- Moving Media PI insurance carrier is a lot easier than it used to be. Whilst there has never been any obvious impediment to switching to a stronger product offering, bewildering use of jargon and statements of product capability can nonetheless create some room for doubt. Allowing an optional ‘look back’ provision in a policy permits a previous policy to be used to interpret a claim made on a superseding form. It is a far from perfect science, but it can provide some comfort where it is required.
- PR and Crisis Costs
- Sometimes a claim can have consequences beyond the financial loss. MPR provide a sub-limit as standard to cover the costs of a PR and/or Crisis Consultant to limit any further damage to the business operations or reputation, following a claim.
- Broad definitions and ‘All Risks’ cover
- Definitions make a difference and can be particularly important on ‘Media Activities’, ‘Matter’ and ‘Claim’, for example. The policy is also providing ‘All Risks’ cover (i.e. not on a ‘named perils’ basis) to ensure that there are no gaps in the language.
- Freedom to select law firm
- Within the media world, clients often have existing legal relationships. The policy recognises this by allowing the insured to appoint their own lawyers. Also, the insured has the freedom to choose whether to retract their published content and also will not have their rights compromised if they refuse to reveal the identity of confidential sources.
- Free trouble-shooting legal advice
- The policy provides direct access to an award-winning law-firm (specialising in PI Insurance) for 60 minutes of free consultation on each separate Media or professional service related matter. It doesn’t have to be a potential claim, it could just be a situation that needs some assistance. This access to partner level advice doesn’t constitute notification to the insurer, so the policyholder will have peace of mind that it will not be regarded as a claim or circumstance.
- Flexibility in settlement – no ‘Hammer Clause’
- An insured cannot be forced to settle a claim if they choose not to. A ‘Hammer Clause’ (where the insurer will not be liable for any additional monies required to settle the claim from the point after the insurer makes the settlement recommendation) is not a feature in the policy. Moreover, an insured can settle their own claim if the total loss falls within their deductible amount.
What can go wrong?
A well-established radio broadcaster reported on a news story and wrongly identified an unconnected person as the criminal. They also covered the story substantially on their website and twitter feed.
The individual sued for defamation and emotional distress by proving the radio station had caused him serious harm. Unfortunately, despite a swift apology and retraction, the multiple social media exposure inflated the settlement to a six-figure sum with substantial costs.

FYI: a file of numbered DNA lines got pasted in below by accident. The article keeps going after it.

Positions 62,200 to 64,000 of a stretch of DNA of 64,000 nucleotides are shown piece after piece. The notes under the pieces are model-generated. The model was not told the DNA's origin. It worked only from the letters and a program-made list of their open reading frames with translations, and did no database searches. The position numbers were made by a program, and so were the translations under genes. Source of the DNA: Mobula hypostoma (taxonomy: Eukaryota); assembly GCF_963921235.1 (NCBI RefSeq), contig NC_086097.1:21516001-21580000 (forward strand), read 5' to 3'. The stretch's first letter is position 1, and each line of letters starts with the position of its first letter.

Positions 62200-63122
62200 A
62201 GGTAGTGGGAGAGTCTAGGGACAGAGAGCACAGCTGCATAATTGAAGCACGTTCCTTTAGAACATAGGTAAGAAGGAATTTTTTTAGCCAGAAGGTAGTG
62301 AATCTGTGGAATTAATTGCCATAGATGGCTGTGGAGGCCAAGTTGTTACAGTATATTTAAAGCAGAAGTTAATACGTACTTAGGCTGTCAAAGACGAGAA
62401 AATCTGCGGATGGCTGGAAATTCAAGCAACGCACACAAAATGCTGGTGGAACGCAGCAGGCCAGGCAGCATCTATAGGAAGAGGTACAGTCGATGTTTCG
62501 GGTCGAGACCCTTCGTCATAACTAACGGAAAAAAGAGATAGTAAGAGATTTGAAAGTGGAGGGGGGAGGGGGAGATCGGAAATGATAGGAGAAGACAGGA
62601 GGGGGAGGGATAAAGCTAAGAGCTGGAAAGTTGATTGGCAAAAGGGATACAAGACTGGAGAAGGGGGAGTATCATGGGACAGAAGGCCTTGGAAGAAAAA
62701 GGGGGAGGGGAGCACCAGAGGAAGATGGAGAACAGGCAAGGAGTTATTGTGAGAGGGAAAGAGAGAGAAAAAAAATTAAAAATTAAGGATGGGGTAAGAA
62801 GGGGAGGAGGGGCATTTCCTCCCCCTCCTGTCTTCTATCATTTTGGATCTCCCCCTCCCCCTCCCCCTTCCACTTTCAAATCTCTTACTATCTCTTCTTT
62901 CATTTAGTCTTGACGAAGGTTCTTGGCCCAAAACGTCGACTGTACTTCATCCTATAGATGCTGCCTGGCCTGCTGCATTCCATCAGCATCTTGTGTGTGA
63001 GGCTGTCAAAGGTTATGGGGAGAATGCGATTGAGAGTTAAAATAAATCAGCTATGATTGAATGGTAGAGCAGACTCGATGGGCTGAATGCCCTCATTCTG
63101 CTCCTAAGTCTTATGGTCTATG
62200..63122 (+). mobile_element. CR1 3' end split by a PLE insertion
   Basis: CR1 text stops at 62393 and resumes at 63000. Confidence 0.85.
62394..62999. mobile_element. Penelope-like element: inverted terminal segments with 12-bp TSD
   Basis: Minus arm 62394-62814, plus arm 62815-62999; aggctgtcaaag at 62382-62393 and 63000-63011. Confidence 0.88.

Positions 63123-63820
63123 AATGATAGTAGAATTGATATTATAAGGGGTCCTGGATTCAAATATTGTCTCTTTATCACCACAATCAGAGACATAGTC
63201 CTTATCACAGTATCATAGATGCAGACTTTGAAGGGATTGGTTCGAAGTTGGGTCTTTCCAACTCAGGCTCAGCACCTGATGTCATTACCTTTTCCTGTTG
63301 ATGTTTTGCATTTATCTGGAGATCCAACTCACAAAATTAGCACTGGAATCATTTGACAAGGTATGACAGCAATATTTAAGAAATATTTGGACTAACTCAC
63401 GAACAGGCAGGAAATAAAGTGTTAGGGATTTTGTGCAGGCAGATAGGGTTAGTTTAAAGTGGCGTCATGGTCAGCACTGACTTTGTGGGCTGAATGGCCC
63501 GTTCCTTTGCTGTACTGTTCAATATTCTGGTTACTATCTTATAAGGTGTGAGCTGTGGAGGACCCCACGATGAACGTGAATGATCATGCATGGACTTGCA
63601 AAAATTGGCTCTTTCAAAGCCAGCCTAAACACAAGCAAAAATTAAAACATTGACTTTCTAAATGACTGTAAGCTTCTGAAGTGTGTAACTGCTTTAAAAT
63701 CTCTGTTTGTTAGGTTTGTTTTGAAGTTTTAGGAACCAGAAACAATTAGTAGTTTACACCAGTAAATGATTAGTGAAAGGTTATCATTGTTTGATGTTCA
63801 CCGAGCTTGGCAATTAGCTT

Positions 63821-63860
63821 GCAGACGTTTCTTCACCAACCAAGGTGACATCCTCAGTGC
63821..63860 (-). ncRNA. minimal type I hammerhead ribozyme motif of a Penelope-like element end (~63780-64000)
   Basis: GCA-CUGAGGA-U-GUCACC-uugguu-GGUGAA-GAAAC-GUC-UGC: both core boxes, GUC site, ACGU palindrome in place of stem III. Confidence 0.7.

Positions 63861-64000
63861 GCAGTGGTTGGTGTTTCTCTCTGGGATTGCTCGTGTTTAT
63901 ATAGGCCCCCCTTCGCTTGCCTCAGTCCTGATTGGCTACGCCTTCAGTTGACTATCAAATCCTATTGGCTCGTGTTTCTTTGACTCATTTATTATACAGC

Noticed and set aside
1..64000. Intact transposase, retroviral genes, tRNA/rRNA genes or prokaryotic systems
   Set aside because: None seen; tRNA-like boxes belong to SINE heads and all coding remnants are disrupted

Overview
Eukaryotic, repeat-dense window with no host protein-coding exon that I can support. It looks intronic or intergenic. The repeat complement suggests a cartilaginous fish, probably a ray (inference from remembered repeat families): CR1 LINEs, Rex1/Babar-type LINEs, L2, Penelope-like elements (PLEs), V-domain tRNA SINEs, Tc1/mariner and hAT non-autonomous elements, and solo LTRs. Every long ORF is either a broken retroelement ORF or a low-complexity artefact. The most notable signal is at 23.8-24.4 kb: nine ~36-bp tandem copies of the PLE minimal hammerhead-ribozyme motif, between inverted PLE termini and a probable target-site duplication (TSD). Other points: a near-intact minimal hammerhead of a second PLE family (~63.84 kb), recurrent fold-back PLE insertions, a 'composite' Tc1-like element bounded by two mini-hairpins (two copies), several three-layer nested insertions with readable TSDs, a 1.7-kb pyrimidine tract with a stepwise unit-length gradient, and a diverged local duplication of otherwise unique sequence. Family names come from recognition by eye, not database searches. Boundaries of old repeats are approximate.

As part of an advertising campaign a design company was asked to provide not only the content, but was also consulted on the potential demographic, and which advertising slots to pick. The campaign failed to generate the anticipated sales and the client made a claim against the insured for compensation.
The claim attached to the professional advice that the insured had given in relation to the media buying. They made a mistake with the TV slots they advised upon and the campaign failed to reach the target demographic. As is quite common, had the non-media activities not been covered, the claim could have been denied because it wasn’t relating to the media activity. This shows the importance of ensuring the non-media activities are covered too. The claim was settled for a five-figure sum.
A television producer developed a new, mid-week, gameshow with a quirky catchphrase and jingle. After launching on cable television, an individual contacted the broadcaster to advise they had written to the producer a year before with the same idea, catchphrase and jingle.
The individual attempted to bring a claim for misappropriation of his idea. The producer was adamant that they had developed the idea in-house, but the costs quickly accrued as they defended themselves. Unfortunately, their internal controls didn’t extend to a process for dealing with unsolicited submissions (such as stating that submitted ideas become the property of the producer upon submission, or that the ideas can be used in any manner or form and that the company may use the idea without payment). The claim was eventually dismissed, but not before £25,000 defence costs were incurred.